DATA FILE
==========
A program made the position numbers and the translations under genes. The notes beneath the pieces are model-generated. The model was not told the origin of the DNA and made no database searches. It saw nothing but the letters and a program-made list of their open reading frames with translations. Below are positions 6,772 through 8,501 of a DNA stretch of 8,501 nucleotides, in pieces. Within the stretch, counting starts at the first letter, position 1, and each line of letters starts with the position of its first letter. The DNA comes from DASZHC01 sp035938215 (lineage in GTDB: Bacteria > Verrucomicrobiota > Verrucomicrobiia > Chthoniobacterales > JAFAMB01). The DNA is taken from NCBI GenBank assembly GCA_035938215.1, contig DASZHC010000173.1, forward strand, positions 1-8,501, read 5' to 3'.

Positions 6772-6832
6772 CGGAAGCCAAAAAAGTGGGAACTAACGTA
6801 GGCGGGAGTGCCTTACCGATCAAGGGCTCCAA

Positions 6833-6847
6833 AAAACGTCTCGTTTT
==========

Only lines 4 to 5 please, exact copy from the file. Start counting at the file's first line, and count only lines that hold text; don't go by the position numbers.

6801 GGCGGGAGTGCCTTACCGATCAAGGGCTCCAA

Positions 6833-6847